Saleh used his influence to undermine the Hadi government through army units and tribes loyal to him. While Hadi closely cooperated with U.S. counterterror operations against Al Qaeda, the Obama administration did nothing to prop him up. Unaware of the how fragile the Hadi government was, the Obama administration as recently as last September claimed Yemen was a success story for U.S. Middle East policy.

On Sept. 10, President Obama said in a speech, “This strategy of taking out terrorists who threaten us, while supporting partners on the front lines, is one that we have successfully pursued in Yemen and Somalia for years.” Two weeks later, the United States recommended U.S. citizens leave Yemen after Houthi rebels occupied Sanaa, the capital, and Al Qaeda fired a rocket at the U.S. embassy.

Massive Arab Spring protests in 2011 led to Saleh’s resignation in February 2012 after more than 33 years in power. Having been granted immunity from prosecution in a deal that handed power to Hadi, Saleh’s main objective since he left office reportedly has been to propel his son, Ahmed Ali Saleh, to the Yemeni presidency.

Even though his government persecuted the Houthis and they were part of the Arab Spring demonstrations that drove him from office, Saleh struck an alliance with Houthi leaders that allowed them to occupy Sanaa last September. Because of recent demonstrations in Sanaa by its Sunni majority against the resignation of the Hadi government and the occupation of the city by the Shiite Houthis, Houthi leaders may be considering restoring the corrupt Saleh family to power or installing a Saleh family ally. According to Yemeni law, Parliament Speaker Yahia al-Rai, a close ally of Saleh, is next in line to assume the presidency.

The return of the Saleh family to power would be a step backward for Yemen and could pose significant security implications for the region and the United States. If the Saleh family or a Saleh ally assumes the presidency, the new government probably would abandon Hadi’s power-sharing and political reform efforts, most of which were opposed by the Houthis. Such a transition would bring back the corruption and probably the oppression of the Saleh regime.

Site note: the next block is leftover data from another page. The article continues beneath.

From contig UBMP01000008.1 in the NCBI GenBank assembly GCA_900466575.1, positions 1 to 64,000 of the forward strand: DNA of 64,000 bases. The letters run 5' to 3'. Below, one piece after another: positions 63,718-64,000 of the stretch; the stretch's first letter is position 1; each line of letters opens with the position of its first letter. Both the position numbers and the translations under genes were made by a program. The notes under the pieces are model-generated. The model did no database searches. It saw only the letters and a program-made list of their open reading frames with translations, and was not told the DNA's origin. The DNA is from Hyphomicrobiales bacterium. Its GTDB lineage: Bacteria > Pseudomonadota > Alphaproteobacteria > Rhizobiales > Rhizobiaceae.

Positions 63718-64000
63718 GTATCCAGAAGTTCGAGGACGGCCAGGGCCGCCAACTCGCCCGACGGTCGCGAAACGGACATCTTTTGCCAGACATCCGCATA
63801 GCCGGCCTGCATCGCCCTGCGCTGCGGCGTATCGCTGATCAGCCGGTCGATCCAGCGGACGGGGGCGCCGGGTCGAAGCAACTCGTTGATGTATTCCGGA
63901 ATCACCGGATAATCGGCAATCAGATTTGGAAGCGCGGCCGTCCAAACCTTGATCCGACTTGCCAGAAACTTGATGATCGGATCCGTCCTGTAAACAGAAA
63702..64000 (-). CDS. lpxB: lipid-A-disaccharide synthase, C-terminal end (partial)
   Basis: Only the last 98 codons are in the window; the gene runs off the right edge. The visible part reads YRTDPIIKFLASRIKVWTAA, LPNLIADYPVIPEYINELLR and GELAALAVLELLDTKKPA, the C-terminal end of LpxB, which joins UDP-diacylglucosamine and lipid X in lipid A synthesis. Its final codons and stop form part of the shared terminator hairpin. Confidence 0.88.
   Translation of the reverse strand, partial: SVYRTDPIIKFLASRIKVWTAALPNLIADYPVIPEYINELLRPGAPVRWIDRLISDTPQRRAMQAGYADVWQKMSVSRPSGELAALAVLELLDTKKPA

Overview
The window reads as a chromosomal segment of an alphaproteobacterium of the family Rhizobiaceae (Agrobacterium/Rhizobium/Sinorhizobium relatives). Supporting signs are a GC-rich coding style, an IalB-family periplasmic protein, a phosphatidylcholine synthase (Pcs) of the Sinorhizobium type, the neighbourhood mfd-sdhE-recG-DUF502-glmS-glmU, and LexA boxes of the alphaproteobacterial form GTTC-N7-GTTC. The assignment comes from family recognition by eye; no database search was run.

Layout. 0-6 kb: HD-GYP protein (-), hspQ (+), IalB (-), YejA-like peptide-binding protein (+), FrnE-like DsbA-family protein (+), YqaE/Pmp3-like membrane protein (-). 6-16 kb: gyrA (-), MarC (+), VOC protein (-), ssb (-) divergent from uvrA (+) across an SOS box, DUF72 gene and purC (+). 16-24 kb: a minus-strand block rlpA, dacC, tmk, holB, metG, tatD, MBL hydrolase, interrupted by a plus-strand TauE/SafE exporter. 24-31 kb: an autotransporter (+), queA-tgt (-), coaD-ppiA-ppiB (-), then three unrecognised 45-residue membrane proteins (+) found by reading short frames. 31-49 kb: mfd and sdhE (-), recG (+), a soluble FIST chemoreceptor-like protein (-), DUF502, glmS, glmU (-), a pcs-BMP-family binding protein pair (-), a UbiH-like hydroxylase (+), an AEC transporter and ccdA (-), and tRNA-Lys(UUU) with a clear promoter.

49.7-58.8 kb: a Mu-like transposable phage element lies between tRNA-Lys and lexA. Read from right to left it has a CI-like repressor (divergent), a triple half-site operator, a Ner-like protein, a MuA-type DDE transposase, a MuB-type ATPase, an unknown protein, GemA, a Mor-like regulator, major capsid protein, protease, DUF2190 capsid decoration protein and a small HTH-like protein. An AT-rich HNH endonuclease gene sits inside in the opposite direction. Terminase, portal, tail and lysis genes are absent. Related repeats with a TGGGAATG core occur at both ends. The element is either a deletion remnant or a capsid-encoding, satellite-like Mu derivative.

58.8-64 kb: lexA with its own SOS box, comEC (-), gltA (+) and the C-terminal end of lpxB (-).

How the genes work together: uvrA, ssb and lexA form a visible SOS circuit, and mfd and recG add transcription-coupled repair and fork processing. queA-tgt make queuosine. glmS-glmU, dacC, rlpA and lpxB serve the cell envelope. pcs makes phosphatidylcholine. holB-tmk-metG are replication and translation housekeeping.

A new Yemeni government, whether it is headed by the Saleh family or not, will be controlled by the Iran-backed Houthis. This deeply worries the Saudis, who regard the Houthis as an Iranian proxy and last year declared them a terrorist organization. Although the U.S. might be able to buy off a new Yemeni government to get it to continue to participate in counterterrorism efforts, the Iran angle, the Houthis’ hatred of the United States and Saleh’s possible anger over being removed from power could make this difficult to achieve.

Meanwhile, Al Qaeda in the Arabian Peninsula (AQAP), the world’s most dangerous Al Qaeda franchise, and the separatist Southern Movement, which wants southern Yemen to secede, are poised to exploit Yemen’s political chaos and may be collaborating. AQAP has tried to take advantage of the chaos of the last few months by staging suicide attacks in Sanaa.

Further complicating this situation, ISIS reportedly has entered the scene in Yemen and is competing with AQAP for recruits. Saudi leaders also are worried about Islah, a growing Muslim Brotherhood party in Yemen.

Although the Houthis are enemies of the Southern Movement and AQAP, they are looking for autonomy for their area in the north and probably have no plans to invade the south to battle these groups. This could lead to the secession of parts of southern Yemen (which had been a separate state until 1990) and a stronger, more consolidated AQAP.

The Obama administration needs to work with regional states, Europe and the United Nations to come up with a comprehensive strategy to promote stability, power sharing among regional groups and a new constitution in Yemen. Though there are currently many unknowns as to how the political crisis there will play out, given the country’s reliance on Saudi financial aid to run the government — aid that Riyadh cut off in December — and the Houthis’ hostility toward AQAP, an agreement between the international community and the Houthis to implement such a strategy may eventually be possible.

But even if such an agreement is reached, Iran’s increased influence in Yemen through the Houthis is unlikely to be reversed and will pose new security concerns for Saudi Arabia, the United States and the region.

Death of Saudi King & Coup in Yemen: Signs in Iranian Prophecy

Foreground: Iranian Revolutionary Guards, banner in background: the late Supreme Leader Ayatollah Ruhollah Khomeini